There were two key reasons for this. First, because so much economic activity had ground to a halt, Enova reduced its marketing budget from $115MM in 2019 to just $70MM. Second, Enova reduced the size of the loan book as it declined to make lots of new commitments into a closing economy. In addition, the credit quality of the existing loan book improved. Government stimulus contributed to Americans’ home balance sheets, and people left without the option of dining out, going to sporting events, or traveling started to save more. Enova’s consumer charge-offs declined from 17.2% in the fourth quarter of 2019 to 5.5% a year later.

It’s important to note that the previously discussed earnings projections assume a return to a more normal charge-off level. 2020’s EBITDA margin of 38% is not sustainable, and we do not assume anything close to that going forward.

A Discussion of Risk:

We’ve outlined above the case for why we think Enova’s stock is inexpensive based on earnings expectations, and we think that if the company comes even close to projections, it should start to trade at an improving multiple of those higher earnings. There are some risks worth discussing, and these risks are the reason that we’re making Enova a medium-sized position instead of a large one.

There is Exposure to the Credit Cycle: Enova’s short-term fee-based loan products are less sensitive to interest rates and the credit cycle than a traditional lender, but between waves of economic shut-downs, massive central bank currency printing, and huge government stimulus programs that may continue or be stopped, there is an element of unpredictability to the environment in which Enova is making credit decisions. What gives us significant comfort here is that 2020 looked like a version of worst-case scenario for the company, and results were excellent.

There is a positive aspect to this as well. We spoke with the Director of Internet Marketing for an Enova competitor, and she noted that we’re at an interesting point in the credit cycle. While 2020 repayments were unusually high due to reduced consumer spending and substantial government stimulus, this left the finance companies with a lot of unproductive cash on the balance sheet. Her thought is that could lead to weak 1Q profits. She also thinks that with the economy starting to reopen, there is a huge amount of pent-up demand.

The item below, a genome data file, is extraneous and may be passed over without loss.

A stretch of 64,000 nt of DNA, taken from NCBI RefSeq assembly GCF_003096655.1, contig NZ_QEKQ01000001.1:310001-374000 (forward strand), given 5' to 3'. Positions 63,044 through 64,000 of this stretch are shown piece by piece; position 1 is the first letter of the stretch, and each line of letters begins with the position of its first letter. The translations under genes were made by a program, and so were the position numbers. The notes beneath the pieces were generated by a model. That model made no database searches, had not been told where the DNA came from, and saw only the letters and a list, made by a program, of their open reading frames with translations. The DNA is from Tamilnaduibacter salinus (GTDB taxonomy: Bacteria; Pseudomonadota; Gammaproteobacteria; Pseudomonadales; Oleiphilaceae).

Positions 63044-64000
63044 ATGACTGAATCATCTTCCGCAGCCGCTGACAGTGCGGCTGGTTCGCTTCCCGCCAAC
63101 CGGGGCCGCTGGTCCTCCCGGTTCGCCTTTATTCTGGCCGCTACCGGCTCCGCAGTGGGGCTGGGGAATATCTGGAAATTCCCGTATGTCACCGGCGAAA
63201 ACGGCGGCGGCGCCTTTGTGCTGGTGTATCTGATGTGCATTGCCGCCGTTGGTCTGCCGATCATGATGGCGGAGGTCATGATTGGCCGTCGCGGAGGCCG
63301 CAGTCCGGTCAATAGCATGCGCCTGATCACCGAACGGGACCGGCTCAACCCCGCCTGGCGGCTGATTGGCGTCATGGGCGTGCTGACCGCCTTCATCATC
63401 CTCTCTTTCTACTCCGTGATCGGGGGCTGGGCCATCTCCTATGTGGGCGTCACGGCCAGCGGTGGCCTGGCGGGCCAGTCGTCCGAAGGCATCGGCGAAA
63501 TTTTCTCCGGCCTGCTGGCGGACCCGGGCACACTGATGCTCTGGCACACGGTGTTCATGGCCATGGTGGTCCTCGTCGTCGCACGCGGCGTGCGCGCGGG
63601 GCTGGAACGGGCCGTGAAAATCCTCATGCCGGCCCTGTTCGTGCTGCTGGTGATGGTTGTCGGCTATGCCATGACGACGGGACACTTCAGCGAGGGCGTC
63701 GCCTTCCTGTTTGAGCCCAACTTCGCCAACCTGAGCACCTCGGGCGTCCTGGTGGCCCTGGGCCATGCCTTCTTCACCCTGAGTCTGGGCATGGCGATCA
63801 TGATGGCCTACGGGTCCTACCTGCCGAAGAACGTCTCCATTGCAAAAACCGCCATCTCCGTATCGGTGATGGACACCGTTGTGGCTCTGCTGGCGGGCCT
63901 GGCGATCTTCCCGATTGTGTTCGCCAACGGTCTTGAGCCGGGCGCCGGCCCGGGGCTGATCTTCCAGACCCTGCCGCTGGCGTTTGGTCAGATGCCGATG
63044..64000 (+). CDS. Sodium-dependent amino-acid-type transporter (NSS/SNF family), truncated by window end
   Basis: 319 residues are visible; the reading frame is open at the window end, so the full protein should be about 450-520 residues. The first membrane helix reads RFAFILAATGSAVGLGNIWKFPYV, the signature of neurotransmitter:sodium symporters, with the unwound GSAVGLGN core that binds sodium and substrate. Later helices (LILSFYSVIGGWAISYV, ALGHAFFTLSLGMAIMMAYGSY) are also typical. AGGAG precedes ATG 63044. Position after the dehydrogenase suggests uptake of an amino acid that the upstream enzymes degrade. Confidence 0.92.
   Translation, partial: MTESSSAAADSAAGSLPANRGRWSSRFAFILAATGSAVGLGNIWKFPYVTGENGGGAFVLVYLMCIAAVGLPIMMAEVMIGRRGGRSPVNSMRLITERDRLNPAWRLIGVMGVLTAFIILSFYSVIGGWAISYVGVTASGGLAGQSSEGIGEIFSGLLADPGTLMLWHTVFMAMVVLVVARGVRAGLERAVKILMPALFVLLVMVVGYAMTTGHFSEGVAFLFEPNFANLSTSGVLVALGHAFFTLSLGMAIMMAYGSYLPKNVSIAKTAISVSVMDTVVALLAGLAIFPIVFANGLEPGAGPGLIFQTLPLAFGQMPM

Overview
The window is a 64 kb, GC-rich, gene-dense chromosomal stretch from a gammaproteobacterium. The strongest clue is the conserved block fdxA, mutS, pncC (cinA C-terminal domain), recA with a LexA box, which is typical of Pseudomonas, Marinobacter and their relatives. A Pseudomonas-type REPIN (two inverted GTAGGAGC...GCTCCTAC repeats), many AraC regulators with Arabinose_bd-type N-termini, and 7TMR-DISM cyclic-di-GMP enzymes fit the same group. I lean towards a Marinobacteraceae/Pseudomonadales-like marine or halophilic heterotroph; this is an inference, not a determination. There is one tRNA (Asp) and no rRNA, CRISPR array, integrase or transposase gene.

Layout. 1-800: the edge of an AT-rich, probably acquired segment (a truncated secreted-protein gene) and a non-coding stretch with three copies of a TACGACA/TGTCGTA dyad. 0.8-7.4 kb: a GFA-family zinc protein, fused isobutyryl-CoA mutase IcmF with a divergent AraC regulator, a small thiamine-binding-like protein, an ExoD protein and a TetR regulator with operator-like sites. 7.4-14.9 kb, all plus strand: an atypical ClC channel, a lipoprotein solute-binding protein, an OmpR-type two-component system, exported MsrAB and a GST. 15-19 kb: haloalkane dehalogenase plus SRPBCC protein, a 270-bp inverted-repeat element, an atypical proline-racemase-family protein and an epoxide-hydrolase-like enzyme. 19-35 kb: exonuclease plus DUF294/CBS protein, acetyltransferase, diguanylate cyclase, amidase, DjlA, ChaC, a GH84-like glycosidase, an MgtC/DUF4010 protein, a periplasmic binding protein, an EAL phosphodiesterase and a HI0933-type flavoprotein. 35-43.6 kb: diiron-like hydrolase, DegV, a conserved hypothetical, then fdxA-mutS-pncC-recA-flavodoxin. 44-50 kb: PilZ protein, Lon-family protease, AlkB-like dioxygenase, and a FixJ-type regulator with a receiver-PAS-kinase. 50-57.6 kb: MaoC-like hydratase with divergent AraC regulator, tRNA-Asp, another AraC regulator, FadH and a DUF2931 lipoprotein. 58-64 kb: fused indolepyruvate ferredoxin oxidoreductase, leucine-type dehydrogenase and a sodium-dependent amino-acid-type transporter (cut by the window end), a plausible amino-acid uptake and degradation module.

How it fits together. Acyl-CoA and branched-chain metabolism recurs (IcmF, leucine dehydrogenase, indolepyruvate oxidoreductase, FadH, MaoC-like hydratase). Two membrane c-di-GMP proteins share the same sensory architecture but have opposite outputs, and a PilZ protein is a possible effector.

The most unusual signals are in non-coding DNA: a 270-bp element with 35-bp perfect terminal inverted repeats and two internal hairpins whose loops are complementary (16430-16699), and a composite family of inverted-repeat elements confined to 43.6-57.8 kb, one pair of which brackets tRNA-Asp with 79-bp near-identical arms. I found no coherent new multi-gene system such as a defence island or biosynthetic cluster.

We agree with her and think that people are eager to start to eat out, enjoy concerts and other entertainment, and to start traveling again. She also thinks that we’ll see a pickup in loan demand in the second quarter of this year. Right now, both the finance companies and the American consumer have great balance sheets, and she thinks we’ll start to head back to a more normalized spending environment and more leveraged balance sheets.

FICO Scores are at an All-Time High: The same Internet Marketing executive told us that American FICO scores are at an all-time high. On the positive side, they’re a good credit risk right now. The negative is that they’ll want better rates. It’s hard to predict whether the promise of lower charge-offs will offset potentially lower interest rates on loans.

Competition is Increasing: The consumer lending space has always been crowded and banks have always competed heavily for customers. One way the alternative lending space has grown is by serving the near-prime and sub-prime customers who were under-banked. Traditional location-based banks and credit unions are now starting to target the non-prime loan business with lower rates and finance charges than Enova and comparable companies charge.

We’re not sure how that’s going to work out for these location-based lenders. On one hand, lower-priced competition would be a negative for companies like Enova. However, it’s not clear that the banks can manage this business well. Mortgage lending tends to have default rates in the low single digits and banks will recover much of the loan value in foreclosure. Auto lending tends to have default rates in the mid-single digits combined with some recovery value. The payday lending space tends to have default rates in the mid-to-high teens and a loan that defaults will return $0. Combine that with the additional overhead of operating and staffing bricks and mortar locations, and we’re not sure that traditional lenders will succeed in this arena. Can a bank make money when its business model requires a loan officer to review and sign a 2-week loan for $40 in fees? We do acknowledge that it’s possible that traditional lenders will both fail and make Enova’s business less profitable.

Another possibility for the traditional banking business is collaboration. We spoke with the former Director of Card Services for an Enova competitor, and he said that the banks don’t have the knowledge or collection capabilities to operate in the non-prime space. He agrees that the traditional banks want to enter the non-prime market due to his belief that there are fewer prime customers, but thinks the banks will partner with alternative lenders to take advantage of their unique knowledge and existing infrastructure.